Be very carefully never to make a treaty with the people we have defeated? That’s pretty clear. Is that how we’ve behaved? When we’ve asked God to give us favor in the wars we fight, are we prepared to follow His instructions after the war?

Numbers 33:55 - But if you fail to drive out the people who live in the land, those who remain will be like splinters in your eyes and thorns in your sides. …

So if we fail to utterly destroy them, these people will hurt us. They will aggravate us. They will grieve us. Life with them will be difficult to understand, and even harder to endure. Thorns in your sides.

Deuteronomy 7:2 - When the LORD your God hands these nations over to you and you conquer them, you must completely destroy them. Make no treaties with them and show them no mercy.

No mercy. Mmmm. Is that an official policy of the U.N.? What would it look like to show an entire nation no mercy? The Old Testament is replete with war stories where God specifically instructed Joshua, for example, to kill every living being that he conquered. All the soldiers. All the men. All the women. All the children. Sometimes even all the donkeys! It gives meaning and context to God’s intent. And when Joshua obeyed, God was well pleased.

Deuteronomy 20:17 - You must completely destroy (your enemies) … just as the LORD your God has commanded you.

Completely destroy them. Utterly destroy them. This is God’s will? Interesting! Did you know that? Did you know that God could call His people to war, give them victory and expect them to utterly destroy their enemy? Let’s not mistake, folks, that this is the character and nature of the one true God. He will sacrifice many to save the whole. If it means that godly nations can live peaceably, devoted to God, then the enemies must be utterly destroyed.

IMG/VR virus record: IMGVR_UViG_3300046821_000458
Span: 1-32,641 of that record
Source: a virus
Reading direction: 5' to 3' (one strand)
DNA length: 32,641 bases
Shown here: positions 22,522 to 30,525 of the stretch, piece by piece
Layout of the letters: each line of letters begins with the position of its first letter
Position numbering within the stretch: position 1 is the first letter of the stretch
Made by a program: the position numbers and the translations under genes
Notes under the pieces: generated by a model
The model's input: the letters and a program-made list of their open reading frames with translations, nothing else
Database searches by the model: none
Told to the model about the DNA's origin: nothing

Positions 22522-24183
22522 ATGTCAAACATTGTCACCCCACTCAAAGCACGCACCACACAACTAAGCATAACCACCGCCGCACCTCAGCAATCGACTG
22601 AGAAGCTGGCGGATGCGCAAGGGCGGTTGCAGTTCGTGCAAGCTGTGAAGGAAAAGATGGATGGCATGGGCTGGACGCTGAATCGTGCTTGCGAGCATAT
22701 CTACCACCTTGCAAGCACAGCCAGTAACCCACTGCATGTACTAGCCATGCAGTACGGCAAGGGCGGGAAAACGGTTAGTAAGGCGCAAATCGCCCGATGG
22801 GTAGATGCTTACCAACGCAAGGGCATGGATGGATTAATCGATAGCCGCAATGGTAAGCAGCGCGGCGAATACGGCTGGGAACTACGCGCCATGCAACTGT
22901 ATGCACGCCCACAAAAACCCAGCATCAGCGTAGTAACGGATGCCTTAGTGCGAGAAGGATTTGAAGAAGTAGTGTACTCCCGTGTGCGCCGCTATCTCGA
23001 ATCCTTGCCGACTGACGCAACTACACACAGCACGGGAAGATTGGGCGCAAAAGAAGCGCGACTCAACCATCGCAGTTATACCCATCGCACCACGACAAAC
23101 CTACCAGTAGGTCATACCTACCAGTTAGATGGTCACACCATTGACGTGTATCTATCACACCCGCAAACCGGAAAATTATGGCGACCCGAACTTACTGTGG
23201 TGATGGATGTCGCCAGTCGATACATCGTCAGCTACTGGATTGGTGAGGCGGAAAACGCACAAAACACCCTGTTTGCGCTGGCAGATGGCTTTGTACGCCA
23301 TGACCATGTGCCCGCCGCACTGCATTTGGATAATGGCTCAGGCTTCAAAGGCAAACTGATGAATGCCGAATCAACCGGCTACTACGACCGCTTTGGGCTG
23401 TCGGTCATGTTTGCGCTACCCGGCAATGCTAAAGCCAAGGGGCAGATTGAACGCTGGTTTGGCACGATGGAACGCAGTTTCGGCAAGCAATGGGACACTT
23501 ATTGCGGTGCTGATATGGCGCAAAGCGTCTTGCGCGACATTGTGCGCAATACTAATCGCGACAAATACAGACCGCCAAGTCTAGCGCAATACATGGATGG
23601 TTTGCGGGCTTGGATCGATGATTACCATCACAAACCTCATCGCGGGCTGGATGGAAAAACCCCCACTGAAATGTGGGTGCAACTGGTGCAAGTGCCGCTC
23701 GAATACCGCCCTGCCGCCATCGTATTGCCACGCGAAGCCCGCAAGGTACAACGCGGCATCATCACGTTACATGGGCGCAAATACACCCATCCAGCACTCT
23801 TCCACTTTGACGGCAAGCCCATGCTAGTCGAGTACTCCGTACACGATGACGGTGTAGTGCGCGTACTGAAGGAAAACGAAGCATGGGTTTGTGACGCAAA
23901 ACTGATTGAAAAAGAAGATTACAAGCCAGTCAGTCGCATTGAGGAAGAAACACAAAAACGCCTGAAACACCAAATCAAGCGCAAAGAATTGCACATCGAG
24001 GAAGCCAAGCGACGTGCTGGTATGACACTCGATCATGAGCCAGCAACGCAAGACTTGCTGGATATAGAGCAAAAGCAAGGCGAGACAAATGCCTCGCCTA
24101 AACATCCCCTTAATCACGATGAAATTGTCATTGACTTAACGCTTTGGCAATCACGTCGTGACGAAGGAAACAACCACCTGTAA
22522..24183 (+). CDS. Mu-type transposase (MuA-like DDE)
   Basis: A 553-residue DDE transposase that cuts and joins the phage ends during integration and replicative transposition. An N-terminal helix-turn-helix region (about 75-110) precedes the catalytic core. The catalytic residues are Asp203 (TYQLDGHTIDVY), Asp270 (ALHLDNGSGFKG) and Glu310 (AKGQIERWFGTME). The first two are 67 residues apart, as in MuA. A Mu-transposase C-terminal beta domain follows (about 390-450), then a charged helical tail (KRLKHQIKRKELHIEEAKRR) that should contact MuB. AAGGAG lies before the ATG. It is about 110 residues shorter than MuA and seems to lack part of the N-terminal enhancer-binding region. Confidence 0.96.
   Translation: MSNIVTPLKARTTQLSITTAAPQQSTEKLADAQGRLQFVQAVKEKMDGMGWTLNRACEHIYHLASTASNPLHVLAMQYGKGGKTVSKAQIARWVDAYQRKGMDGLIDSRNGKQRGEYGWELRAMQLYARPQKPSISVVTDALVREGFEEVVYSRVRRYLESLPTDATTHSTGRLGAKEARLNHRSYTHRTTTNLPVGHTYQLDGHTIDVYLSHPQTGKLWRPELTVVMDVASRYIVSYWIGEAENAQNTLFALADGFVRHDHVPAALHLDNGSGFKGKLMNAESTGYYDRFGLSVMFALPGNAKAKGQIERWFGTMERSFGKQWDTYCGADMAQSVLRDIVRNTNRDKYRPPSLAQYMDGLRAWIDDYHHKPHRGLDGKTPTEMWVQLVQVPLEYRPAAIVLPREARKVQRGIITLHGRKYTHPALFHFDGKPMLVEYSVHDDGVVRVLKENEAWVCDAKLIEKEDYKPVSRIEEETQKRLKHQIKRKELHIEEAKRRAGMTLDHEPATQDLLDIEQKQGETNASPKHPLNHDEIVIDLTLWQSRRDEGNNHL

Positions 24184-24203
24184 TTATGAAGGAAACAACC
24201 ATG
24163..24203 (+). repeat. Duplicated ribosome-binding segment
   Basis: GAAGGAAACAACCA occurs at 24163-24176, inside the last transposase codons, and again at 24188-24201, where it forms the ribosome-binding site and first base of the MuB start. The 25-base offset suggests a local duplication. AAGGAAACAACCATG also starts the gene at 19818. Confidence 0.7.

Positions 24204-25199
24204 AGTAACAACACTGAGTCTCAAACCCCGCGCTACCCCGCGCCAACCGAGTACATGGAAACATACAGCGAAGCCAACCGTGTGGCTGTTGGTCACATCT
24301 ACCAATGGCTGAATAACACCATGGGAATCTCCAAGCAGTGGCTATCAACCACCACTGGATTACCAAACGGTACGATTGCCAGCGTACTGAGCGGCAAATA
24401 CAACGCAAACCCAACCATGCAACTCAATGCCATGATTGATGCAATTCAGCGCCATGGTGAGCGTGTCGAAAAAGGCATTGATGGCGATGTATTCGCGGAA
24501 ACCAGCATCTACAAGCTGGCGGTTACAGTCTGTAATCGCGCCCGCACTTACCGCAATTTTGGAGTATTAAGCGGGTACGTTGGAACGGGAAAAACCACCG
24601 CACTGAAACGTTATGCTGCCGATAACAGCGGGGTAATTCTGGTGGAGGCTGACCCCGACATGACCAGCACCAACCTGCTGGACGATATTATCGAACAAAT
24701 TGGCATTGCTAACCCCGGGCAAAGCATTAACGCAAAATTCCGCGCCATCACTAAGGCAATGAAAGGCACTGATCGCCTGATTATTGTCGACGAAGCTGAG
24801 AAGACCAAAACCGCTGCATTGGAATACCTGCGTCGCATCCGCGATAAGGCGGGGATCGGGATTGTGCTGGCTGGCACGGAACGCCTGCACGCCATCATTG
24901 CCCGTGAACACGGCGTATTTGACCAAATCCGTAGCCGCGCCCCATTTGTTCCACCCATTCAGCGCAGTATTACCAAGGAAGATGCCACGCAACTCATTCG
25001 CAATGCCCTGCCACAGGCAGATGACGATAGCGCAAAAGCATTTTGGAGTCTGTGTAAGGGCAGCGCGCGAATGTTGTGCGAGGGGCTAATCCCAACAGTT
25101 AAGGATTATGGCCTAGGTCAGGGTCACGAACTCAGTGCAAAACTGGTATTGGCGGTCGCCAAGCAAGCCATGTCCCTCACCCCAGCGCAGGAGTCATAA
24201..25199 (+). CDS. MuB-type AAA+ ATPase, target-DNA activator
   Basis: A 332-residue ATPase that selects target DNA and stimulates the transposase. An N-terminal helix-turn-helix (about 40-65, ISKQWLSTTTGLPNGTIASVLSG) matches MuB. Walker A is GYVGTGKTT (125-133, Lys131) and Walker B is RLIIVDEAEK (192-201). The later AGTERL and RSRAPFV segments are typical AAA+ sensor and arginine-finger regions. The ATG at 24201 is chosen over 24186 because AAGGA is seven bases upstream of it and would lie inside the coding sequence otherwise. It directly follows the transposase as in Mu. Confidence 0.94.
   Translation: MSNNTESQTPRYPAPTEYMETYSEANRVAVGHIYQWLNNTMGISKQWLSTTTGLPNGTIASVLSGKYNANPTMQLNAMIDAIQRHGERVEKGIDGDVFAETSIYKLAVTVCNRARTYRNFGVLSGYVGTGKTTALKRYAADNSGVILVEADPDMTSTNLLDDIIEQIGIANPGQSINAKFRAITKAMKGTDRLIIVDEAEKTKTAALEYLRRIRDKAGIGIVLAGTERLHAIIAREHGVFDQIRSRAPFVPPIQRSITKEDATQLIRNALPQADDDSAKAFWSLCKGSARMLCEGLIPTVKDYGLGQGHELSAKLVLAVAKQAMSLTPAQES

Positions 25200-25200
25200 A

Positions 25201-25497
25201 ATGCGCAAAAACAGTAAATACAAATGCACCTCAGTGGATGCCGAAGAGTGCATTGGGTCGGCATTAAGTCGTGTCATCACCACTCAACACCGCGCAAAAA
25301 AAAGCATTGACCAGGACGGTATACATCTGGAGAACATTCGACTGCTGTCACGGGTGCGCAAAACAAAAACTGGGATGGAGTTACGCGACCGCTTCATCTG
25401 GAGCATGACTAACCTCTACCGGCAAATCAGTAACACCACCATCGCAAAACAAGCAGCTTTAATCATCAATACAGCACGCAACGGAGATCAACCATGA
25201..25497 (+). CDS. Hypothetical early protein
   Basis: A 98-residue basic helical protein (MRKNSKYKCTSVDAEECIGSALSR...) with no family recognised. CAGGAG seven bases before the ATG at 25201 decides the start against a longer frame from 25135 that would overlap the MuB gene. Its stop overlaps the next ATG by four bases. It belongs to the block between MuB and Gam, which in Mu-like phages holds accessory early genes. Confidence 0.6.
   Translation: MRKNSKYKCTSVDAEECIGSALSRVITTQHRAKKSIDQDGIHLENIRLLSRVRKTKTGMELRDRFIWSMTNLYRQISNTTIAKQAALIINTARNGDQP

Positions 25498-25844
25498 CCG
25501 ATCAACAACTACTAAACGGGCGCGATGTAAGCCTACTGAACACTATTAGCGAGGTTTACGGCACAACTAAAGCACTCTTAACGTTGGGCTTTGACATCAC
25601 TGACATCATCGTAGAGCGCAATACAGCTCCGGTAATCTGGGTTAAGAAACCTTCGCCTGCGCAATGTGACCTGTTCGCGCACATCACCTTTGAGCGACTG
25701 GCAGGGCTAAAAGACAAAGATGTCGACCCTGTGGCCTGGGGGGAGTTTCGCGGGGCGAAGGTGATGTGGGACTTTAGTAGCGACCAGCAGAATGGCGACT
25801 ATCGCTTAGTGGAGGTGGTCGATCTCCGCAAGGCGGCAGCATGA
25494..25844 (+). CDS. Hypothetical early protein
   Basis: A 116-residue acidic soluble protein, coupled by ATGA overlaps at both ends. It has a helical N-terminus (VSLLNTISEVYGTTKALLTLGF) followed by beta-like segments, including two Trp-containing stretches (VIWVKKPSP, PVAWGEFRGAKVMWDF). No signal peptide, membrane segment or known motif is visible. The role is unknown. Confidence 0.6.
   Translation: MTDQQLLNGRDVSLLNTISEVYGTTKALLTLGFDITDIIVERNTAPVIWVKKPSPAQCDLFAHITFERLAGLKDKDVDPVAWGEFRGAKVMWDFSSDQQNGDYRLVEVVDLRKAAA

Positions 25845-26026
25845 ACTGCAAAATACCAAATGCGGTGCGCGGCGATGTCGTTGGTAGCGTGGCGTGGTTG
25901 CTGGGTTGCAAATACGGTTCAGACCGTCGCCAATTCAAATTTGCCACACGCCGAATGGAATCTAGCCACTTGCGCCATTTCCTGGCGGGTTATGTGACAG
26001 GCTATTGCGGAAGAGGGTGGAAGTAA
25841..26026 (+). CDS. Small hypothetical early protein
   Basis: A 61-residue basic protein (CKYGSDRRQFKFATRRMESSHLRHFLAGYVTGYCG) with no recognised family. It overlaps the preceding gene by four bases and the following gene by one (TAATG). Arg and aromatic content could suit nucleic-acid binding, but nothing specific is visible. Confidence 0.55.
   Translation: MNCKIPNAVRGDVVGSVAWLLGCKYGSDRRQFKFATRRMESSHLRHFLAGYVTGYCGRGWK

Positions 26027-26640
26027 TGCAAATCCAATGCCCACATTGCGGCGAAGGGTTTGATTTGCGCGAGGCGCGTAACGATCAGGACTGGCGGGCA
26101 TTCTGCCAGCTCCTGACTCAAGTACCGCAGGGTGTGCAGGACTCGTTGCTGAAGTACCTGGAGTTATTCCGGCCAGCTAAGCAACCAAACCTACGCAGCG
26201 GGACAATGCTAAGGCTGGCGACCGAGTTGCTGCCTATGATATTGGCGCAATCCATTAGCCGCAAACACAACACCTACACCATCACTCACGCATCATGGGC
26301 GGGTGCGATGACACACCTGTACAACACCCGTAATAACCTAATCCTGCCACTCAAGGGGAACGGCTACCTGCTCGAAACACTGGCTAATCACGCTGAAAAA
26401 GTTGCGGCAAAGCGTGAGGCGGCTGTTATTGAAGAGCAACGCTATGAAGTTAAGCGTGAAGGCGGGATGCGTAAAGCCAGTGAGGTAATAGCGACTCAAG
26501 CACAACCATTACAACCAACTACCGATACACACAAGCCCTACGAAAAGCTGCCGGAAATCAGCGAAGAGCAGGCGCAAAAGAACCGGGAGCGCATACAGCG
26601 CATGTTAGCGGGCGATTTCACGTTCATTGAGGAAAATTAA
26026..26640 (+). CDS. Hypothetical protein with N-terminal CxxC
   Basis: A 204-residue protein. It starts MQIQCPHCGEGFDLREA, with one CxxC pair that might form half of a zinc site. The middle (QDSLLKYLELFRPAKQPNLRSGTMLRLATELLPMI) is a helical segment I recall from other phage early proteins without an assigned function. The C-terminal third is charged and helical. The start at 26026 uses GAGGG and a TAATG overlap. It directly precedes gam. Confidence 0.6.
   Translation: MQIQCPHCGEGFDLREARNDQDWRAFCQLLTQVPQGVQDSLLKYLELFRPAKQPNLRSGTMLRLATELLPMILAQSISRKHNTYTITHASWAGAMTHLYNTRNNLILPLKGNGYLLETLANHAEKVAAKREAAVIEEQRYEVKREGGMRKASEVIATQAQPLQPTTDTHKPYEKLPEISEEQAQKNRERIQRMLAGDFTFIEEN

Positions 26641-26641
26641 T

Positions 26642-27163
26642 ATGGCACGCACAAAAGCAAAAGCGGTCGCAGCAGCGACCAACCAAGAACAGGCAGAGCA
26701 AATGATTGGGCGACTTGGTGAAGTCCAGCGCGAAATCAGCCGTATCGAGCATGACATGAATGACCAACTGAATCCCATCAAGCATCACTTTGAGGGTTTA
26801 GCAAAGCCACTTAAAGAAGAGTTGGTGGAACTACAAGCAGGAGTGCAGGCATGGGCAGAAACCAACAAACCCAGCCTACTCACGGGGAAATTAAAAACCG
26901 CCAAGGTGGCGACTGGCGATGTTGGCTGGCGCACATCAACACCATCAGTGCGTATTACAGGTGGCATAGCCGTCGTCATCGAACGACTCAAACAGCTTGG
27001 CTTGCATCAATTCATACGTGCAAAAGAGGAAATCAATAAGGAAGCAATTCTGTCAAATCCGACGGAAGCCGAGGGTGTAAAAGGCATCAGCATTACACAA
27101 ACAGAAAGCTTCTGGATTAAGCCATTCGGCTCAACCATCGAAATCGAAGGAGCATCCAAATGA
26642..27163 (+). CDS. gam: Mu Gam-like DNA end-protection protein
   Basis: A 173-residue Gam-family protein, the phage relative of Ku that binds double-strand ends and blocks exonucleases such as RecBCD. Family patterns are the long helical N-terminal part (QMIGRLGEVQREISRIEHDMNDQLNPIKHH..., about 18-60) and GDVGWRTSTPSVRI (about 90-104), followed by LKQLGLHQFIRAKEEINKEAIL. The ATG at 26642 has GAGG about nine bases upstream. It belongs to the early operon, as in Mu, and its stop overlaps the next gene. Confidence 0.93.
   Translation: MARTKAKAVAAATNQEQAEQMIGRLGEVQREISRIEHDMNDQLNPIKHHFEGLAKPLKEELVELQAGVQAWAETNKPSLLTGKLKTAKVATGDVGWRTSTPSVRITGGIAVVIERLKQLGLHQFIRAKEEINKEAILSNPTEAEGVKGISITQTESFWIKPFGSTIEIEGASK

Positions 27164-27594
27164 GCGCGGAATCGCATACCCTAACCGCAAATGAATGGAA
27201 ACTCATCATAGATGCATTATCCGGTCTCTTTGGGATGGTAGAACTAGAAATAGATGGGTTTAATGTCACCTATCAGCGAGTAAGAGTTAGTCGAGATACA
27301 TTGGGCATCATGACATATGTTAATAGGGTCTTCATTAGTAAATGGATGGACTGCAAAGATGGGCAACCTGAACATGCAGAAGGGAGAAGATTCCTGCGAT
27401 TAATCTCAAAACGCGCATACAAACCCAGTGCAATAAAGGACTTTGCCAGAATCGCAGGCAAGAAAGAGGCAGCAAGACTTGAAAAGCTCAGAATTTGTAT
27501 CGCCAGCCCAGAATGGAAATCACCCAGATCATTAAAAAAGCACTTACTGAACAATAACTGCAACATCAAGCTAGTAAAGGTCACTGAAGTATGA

So I wonder if we’re fighting for the wrong things. Did Jesus’ coming change God’s perspective? Were all of the countries that England had ruled supposed to be set free? (Many of them are NOT better off as independent nations, and some that haven’t been set free [i.e. Australia, Canada] have fared well under British rule.

When we went to Iraq, what did we think God wanted us to do there? When we’ve got into conflict with Cuba, what did God want? When the Soviet Union fell, what was God’s will? Do the leaders of the free world ask God? Are they having serious, intentional and frequent dialogue with God about how this world is supposed to function?

It seems to me that we’ve made treaties with a lot of our enemies. The Japanese have taken over our auto industry, 7-11 and own much of our real estate. The Chinese are certainly behaving like a thorn in our side. Putin continues to rattle his saber. The Palestinians and Israelis have been pissed off at each other forever. The Arabic world, for the most part, makes treaties with us – but doesn’t welcome us and engage in community with us. Is this how God wanted it?

You see, I’m coming to understand that the problem with peace treaties is that they seem innocent, noble and right. And yet, they can be very wrong. I share the desire for world peace. But the more I read my Bible, the more I comprehend that world peace may only be possible with the utter destruction of those who don’t value it. Utter destruction of those who are enemies of it.

Are we willing to pay such a price for world peace?